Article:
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Biomet Hip Lawsuit Filed in Indiana District Court

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Over the past several years, the Biomet ball-and-socket hip replacement system has drawn increasing scrutiny from patients, physicians, medical professionals, and the Food and Drug Administration (FDA). Namely, the M2A Magnum Hip Replacement System and the MoM Total Hip Arthroscopy System have come under fire for allegedly cause severe pain, mellatosis, revision surgeries and a mobility nightmare in hundreds of hip replacement patients.

According to a recent Biomet hip lawsuit filed January 16, 2015 in the United States District Court for the Northern District of Indiana – South Bend Division, the makers of these hip replacement systems failed to properly and adequately warn patients of known dangers associates with the products, choosing instead to continue marketing the products and turning a profit at the expense of patient suffering.

Accordingly, the plaintiff is seeking damages to not only cover the costs of all medical expenses incurred as a result of the faulty mechanism, but is seeking general damages, non-economic damages, and punitive damages in excess of $75,000. In general, civil defendants have 30 days to file an answer to a plaintiff’s allegations – although this time may be extended if the defendant raises counterclaims or challenges to jurisdiction.

Factual allegations asserted against Biomet

The South Carolina-based plaintiff in the latest Biomet hip lawsuit raised a number of factual allegations against the defendant. At the outset, the plaintiff alleged that Biomet had knowledge of – or should have known – that its ball-and-socket hip replacement products posed a health threat to potential patients and should have taken steps to protect consumers from unnecessary harm and injury. The plaintiff compared the Biomet hip systems, which contain three components, to a traditional hip replacement system comprised of four component parts. The plaintiff pointed to defendant’s assertions that the three-part replacement system was “aggressively marketed” toward “young, highly active” patients due to its decreased likelihood of wear over time.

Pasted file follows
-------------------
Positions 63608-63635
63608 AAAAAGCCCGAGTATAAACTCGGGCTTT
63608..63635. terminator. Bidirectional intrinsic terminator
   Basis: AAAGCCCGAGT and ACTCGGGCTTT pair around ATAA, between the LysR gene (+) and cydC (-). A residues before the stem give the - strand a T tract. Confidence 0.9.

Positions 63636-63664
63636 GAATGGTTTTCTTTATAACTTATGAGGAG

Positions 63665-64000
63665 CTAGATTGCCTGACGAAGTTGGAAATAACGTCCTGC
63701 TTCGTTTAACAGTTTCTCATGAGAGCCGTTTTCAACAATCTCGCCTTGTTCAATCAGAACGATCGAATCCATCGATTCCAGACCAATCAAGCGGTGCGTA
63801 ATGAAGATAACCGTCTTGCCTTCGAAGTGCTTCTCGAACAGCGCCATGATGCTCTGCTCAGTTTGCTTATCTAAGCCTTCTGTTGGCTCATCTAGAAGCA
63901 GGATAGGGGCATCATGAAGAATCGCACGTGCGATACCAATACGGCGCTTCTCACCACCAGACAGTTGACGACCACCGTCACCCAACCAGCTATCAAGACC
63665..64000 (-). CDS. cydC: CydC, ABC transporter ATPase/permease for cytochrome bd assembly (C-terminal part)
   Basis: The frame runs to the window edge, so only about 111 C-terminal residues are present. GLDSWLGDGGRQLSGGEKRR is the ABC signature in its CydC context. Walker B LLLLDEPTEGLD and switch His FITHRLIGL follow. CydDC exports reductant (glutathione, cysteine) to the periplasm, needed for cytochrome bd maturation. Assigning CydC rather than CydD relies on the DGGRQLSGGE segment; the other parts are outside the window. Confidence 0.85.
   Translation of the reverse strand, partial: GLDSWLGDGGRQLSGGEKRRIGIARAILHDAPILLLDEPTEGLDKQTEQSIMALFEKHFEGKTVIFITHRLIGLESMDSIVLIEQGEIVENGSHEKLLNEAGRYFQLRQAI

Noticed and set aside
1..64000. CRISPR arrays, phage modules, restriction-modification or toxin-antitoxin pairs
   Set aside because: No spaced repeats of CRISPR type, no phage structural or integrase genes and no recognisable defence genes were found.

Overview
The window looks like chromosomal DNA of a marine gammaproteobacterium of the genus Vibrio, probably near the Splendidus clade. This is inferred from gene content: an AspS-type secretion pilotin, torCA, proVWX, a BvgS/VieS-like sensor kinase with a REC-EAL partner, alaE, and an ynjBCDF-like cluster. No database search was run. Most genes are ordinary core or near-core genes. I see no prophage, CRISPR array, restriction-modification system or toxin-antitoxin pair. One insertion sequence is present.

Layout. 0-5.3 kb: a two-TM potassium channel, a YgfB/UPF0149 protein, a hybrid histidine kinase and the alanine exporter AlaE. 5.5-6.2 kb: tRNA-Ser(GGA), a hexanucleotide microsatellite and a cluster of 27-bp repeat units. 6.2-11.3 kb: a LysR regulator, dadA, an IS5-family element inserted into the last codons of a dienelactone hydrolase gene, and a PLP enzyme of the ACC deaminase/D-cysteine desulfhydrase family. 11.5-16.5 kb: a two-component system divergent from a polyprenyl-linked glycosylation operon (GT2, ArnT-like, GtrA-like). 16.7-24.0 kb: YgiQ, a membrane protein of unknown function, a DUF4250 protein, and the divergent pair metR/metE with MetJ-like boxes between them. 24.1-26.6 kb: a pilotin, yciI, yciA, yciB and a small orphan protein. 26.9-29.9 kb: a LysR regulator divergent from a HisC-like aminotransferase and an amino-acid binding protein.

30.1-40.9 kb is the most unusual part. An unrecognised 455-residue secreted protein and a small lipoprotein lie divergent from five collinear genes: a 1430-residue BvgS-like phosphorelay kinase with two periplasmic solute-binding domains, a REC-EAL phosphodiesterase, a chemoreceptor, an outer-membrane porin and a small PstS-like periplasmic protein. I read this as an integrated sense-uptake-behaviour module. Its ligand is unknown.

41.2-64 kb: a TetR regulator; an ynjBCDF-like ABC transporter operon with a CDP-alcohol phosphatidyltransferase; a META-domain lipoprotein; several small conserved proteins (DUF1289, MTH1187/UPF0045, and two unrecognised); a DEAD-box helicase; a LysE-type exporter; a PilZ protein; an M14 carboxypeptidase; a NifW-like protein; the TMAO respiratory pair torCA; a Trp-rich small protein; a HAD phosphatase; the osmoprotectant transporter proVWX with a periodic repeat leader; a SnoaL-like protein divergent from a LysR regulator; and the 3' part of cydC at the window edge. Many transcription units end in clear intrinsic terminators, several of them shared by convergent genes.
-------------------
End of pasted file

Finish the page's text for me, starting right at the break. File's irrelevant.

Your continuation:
Nonetheless, contends the plaintiff, the MoM and Magnum designs are actually more likely to prematurely fail, as the three-component system is prone to loosen and deteriorate as compared with a four-component design. The plaintiff also pointed to several agencies and entities – including the FDA, Australian Orthopedic Association,  having raised concerns over the design in the past, tending to show that the defendant was aware of the problems and failed to adequately warn consumers.

Biomet hip replacement system complications

The plaintiff received the Biomet Magnum hip replacement system in September, 2006. Over the next several years, the plaintiff recounted experiences with painful and debilitating tenderness in the hip area, resulting in the need for a total revision surgery in 2012. Moreover, blood evaluations revealed a heightened presence of ion metals, including the presence of toxic cobalt-chromium.

The case raised several causes of action against the manufacturer, including:

  • Strict product liability – Failure to warn
  • Strict product liability – Defective design
  • Failure to properly manufacture the product and adhere to quality control
  • Breach of express and implied warranties the product is fit for its intended purpose
  • Negligence
  • Negligent misrepresentation

In addition, the plaintiff launched several state-level claims against Biomet, including violating South Carolina’s consumer protection laws and engaging in deceptive marketing practices.

To date, Biomet hip lawsuits have not been consolidated into multidistrict litigation (MDL), however it is not uncommon for plaintiffs with similar cases to combine their efforts into an MDL for purposes of efficiency and judicial economy.